Like any bride-to-be, Cara Harrison was beside herself with excitement as she walked down the aisle. Not only was John the love of her life, he was also, she naively assumed, about to become the father of their much longed for children.
“Our dream was to start a family immediately – we were both healthy so we had no reason to suspect we would have fertility problems,” says Cara.
“For the first few months when nothing happened we didn’t worry, but after a year of failed pregnancy tests we sought medical advice.”
Over the next 12 months the news from doctors was always the same: “Everything seems fine, keep trying.“
“We tried to conceive naturally for four years before we were finally told IVF was our best chance. I felt angry and frustrated we had ‘wasted’ four years, but I was full of hope. It was inconceivable we wouldn’t conceive!”
Over the next three years Cara and John underwent four cycles of IVF using their own eggs and sperm, with nothing to show at the end but broken hearts and empty bank accounts.
“Before we started our first IVF cycle we’d decided we could afford, financially and emotionally, three attempts, so despite the crushing disappointment of the first failure, we quickly planned the next cycle,” Cara says. “And I did get pregnant, only to miscarry at seven weeks.”
The couple took a break before their third and likely final attempt. “My fertility team were optimistic of a successful outcome because I had shown it was possible to get pregnant,” Cara remembers.
Sadly, the much longed-for blue line didn’t appear.
For John, their journey to parenthood was to end there. “We’d had the three cycles of IVF we’d agreed upon, and I didn’t want us to risk further heartache,” he says.
It was the first time they hadn’t been in total agreement about parenthood, but Cara couldn’t let go of her dream and wanted one more try.
“I didn’t become pregnant on our fourth attempt and doctors advised further treatments would be futile. Our dream was shattered,” she says.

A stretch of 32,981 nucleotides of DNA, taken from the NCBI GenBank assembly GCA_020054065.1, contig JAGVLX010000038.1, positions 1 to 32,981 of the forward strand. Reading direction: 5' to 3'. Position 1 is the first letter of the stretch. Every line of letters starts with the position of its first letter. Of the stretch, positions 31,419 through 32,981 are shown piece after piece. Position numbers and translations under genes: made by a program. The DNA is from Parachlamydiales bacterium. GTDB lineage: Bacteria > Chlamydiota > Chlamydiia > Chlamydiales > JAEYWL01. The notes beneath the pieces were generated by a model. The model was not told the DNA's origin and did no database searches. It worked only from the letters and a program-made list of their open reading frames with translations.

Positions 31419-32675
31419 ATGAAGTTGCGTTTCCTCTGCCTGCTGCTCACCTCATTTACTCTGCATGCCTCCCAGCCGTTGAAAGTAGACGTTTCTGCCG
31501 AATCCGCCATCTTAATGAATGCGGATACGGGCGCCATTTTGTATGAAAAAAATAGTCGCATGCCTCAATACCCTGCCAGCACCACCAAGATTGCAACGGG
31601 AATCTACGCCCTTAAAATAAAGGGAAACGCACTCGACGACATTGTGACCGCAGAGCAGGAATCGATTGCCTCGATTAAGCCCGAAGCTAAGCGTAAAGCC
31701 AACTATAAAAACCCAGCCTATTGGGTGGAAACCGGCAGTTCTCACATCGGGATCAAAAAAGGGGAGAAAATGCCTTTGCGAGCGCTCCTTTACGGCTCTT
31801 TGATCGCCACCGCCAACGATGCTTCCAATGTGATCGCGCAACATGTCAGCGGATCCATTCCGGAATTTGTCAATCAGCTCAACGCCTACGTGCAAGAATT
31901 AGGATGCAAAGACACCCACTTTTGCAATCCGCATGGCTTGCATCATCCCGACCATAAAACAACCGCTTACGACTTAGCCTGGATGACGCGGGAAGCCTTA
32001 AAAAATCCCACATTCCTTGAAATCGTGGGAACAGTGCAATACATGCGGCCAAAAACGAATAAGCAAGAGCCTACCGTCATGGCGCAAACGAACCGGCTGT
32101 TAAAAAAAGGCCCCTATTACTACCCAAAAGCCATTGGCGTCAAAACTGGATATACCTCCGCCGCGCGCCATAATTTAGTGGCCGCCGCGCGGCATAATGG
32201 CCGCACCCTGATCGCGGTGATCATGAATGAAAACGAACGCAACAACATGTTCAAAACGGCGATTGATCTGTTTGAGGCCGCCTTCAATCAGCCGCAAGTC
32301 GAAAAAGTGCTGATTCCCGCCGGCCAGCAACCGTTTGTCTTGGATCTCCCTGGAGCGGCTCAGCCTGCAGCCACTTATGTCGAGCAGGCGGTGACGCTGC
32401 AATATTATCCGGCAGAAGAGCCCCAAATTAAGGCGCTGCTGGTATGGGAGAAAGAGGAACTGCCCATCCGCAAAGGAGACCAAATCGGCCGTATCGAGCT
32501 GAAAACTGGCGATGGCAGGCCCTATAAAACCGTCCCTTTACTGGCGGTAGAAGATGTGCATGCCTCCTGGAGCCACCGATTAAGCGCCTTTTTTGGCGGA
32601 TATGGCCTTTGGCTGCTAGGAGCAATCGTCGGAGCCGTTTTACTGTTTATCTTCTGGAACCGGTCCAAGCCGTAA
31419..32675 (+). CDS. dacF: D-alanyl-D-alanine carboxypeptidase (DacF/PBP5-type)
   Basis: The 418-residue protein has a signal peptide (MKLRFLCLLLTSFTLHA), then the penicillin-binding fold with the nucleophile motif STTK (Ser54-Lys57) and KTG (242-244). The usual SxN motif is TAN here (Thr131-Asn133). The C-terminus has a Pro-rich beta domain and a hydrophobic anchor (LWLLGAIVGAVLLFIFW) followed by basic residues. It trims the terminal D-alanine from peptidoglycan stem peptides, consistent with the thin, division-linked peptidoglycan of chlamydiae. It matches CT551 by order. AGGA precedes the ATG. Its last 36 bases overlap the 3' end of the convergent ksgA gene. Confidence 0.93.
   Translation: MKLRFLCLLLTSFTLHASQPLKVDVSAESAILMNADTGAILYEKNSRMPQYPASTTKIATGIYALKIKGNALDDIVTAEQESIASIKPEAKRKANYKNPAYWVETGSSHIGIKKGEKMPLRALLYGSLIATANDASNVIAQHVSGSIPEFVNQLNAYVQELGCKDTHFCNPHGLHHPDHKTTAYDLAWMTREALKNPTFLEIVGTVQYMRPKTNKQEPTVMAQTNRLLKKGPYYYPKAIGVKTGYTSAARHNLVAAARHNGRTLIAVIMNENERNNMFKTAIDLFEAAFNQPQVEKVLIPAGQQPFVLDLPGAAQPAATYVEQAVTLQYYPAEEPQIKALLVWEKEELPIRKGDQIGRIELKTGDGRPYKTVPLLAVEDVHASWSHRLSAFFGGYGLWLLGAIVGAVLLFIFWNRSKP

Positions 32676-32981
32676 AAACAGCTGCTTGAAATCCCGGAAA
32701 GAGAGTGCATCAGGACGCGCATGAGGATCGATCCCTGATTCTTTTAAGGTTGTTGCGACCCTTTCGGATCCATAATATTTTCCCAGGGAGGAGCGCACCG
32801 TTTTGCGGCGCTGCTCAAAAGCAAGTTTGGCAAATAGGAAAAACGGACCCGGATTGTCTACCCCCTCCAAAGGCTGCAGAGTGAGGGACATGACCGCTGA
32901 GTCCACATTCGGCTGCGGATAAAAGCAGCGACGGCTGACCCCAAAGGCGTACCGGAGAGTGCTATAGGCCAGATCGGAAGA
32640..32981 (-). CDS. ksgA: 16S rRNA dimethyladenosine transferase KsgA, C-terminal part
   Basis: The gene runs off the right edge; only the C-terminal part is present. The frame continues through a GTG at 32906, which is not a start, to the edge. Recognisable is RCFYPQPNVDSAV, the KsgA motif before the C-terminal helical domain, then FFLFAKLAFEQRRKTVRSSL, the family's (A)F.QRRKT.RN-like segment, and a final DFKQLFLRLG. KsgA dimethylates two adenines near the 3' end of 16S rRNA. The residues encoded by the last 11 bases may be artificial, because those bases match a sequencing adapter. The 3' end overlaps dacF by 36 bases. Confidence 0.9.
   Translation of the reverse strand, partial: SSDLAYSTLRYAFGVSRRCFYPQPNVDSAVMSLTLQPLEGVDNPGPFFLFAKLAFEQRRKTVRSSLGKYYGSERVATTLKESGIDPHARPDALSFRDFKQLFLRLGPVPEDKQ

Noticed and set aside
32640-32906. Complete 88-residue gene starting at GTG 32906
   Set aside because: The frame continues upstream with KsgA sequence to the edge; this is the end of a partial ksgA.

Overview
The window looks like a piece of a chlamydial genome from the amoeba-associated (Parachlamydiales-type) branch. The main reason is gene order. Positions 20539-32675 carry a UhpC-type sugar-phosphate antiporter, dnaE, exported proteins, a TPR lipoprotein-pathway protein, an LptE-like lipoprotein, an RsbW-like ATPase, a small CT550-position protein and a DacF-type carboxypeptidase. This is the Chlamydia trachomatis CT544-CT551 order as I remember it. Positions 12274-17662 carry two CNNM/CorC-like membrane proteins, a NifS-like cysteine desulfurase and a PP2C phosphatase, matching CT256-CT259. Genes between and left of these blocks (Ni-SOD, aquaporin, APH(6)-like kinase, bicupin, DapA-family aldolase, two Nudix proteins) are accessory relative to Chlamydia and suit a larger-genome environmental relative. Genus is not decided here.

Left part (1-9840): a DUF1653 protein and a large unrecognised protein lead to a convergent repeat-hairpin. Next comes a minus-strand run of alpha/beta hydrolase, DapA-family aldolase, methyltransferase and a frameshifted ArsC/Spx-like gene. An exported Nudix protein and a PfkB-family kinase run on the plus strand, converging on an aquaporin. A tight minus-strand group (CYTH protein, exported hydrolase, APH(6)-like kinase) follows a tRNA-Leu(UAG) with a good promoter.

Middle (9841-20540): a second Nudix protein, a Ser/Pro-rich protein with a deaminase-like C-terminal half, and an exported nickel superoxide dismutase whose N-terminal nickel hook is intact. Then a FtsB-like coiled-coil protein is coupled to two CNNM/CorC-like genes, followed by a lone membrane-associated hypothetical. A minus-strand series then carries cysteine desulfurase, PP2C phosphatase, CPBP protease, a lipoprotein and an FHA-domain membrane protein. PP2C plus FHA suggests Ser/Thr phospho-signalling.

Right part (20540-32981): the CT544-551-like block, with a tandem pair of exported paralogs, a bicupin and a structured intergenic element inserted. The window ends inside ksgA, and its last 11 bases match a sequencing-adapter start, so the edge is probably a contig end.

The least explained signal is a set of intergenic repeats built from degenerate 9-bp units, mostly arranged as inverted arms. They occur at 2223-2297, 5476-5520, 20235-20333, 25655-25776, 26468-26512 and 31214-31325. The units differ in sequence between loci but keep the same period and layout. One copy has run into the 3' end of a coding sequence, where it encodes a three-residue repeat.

Their siblings, on the other hand, were all fertile. “During the course of our struggle I became an aunty to 11 gorgeous nieces and nephews, but I couldn’t enjoy them properly because my own bereavement was so great,” says Cara. “I was jealous when friends announced they were expecting. I started to avoid pregnant friends because it was too hard to look at bumps and be reminded of what I couldn’t achieve.”
During research into alternative roads to parenthood, Cara discovered embryo adoption, an IVF procedure for couples who cannot become pregnant with their own eggs and sperm. The donated embryos may come from couples who have completed their families via IVF and wish to offer the same opportunity to other couples. In other cases, embryo adoption involves creating a new embryo using genetic material from selected egg and sperm donors, when the couple is matched to donors with similar physical characteristics.
Initially Cara and John dismissed the idea because they wanted a baby that was genetically theirs. “We were too emotionally spent to consider all the ethical implications, so we took a year off the fertility merry-go-round,” Cara says. “But I still could not accept that I would never be a mother so I began to investigate adoption.”
“This exploration became an important bridge because, while I finally accepted that I could love a child that wasn’t biologically mine, I still felt a desperate need to be pregnant and give birth. Now I was ready to consider embryo adoption more seriously.”
The couple did extensive research and found a clinic in the Czech Republic with a very high success rate. “Once I had demonstrated we had exhausted other IVF options they agreed to begin embryo adoption immediately.”
Known down under as “embryo donation”, the procedure is widely available, but legislation is different from some European countries.
For Cara and John, the emotional, physical and ethical journey that took them to the Czech Republic was hard but worth the end result.
“Compared to conventional IVF, the embryo adoption was simpler, with far fewer drugs and no painful egg harvesting,” says Cara. “They quickly matched us with male and female donors for hair and eye colour, blood group, height and weight and created our embryo.
“We travelled to the clinic for implantation and began the agonising wait to see if the treatment had been successful. Having taken hundreds of tests over the previous 10 years we could not believe our eyes when we saw the elusive blue line. I did five more tests to be sure!”
While the idea of embryo adoption was initially difficult for some friends and family to accept, it all paled in significance when baby James arrived.
“I hope people will open their minds eventually because for some couples it’s the last hope,” Cara says. “There were many times over the last 10 years when we did almost give up, but our precious son was definitely worth the wait.”